This is the second of a two-part conversation with Yong Zhao about standards, testing and other core elements of the modern system of education, and the assumptions that may be standing in the way of meeting the real learning needs of all children. He is a professor in the college of education at the University of Oregon and author of Who's Afraid of the Big Bad Dragon: Why China Has the Best (and Worst) Education System in the World and World Class Learners: Educating Creative and Entrepreneurial Students.
There is already a strong backlash against politicians and school administrators because of high-stakes standardized tests, and the way results are used to justify school closures. Some parents and educators have encouraged families to “opt out” of tests, such as those related to the Common Core State Standards, as a way to protest these practices and the effects they are having on children, families and communities. However, Yong Zhao, education professor at the University of Oregon, recommends that parents, educators and policymakers go a step further, and use the moment to re-examine the role of testing—and the issue of accountability—more broadly.
Tests are just one form of assessment, he points out, and limited in what they can accurately measure. Important qualities such as creativity, persistence and collaboration, for example, are tricky to measure, because they are individualized and situation- or task-specific (someone may collaborate well in one group setting but not in another). And no test can measure whether children are receiving “a quality learning experience that meets the needs of individual students.”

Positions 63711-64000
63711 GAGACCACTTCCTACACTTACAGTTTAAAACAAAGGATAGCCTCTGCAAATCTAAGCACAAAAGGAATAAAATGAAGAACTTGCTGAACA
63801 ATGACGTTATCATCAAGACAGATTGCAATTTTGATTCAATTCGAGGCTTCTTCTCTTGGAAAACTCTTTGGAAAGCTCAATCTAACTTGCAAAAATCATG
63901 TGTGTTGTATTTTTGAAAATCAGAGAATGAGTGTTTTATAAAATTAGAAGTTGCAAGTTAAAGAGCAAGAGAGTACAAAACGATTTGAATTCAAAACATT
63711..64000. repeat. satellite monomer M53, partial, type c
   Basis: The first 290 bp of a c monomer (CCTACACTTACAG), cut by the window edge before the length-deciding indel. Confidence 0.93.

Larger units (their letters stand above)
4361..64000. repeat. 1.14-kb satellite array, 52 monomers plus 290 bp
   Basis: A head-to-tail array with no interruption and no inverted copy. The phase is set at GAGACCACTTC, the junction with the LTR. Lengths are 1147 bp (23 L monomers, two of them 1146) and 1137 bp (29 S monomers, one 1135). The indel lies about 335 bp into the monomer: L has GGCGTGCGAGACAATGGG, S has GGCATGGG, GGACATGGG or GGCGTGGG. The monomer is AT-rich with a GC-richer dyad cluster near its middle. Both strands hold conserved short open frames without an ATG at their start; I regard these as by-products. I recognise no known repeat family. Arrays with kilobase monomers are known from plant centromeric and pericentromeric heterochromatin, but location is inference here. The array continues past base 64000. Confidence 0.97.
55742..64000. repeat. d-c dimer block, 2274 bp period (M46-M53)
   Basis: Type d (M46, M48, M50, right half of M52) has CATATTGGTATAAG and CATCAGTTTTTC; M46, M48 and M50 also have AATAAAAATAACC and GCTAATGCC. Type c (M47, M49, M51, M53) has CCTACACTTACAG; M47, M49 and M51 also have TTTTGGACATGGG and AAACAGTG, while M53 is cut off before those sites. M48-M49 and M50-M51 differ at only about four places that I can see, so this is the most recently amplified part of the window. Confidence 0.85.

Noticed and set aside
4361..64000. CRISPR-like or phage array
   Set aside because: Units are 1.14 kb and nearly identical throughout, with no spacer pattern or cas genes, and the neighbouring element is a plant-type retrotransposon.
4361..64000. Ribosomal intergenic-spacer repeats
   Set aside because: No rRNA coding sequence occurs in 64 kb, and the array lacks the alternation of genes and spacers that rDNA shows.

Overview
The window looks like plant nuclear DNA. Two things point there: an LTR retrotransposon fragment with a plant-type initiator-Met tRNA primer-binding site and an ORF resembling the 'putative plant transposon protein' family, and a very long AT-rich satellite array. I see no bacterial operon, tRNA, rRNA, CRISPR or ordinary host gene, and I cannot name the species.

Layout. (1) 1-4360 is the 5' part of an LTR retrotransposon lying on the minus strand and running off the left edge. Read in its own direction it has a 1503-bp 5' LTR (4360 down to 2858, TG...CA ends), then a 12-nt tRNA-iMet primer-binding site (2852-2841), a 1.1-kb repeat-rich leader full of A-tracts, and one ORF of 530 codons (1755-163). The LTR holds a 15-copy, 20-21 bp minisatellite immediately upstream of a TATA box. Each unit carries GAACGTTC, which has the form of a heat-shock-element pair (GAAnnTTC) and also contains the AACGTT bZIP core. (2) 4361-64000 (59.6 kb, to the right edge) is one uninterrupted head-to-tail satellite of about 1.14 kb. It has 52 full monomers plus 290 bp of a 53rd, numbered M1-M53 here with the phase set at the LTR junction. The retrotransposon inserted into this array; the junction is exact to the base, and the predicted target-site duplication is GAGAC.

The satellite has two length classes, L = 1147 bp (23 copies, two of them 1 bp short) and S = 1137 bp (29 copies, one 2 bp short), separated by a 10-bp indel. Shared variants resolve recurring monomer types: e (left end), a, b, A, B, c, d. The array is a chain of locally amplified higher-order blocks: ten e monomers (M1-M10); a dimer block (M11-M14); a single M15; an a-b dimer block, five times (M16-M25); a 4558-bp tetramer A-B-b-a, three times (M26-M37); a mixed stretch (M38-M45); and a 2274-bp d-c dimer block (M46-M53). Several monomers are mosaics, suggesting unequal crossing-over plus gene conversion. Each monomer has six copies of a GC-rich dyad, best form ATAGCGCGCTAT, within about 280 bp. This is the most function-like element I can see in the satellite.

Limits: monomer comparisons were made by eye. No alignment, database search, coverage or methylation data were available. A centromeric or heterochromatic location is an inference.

High-stakes tests concern Zhao the most, because he says they represent more than misspent time and money. He faults them for suppressing creativity and innovation, and creating narrowed educational experiences, because everything that is not measured becomes secondary or is dismissed entirely. Moreover, “constant ranking and sorting” creates stress and makes students less confident.
By contrast, feedback that avoids needless comparisons among students can be very useful, and doesn’t require much time or money. When it’s clear which skills and content need to be mastered (such as the ability to conjugate verbs in order to become proficient in a foreign language), low-stakes tests can help learners direct their attention to filling in the gaps in their knowledge. More helpful still are explicit written assessments that describe an individual’s progress. The key to good assessment, says Zhao, is to ask: “Whose purpose does this serve? Is the learner trying to get better using assessment, … rather than just using it to judge?”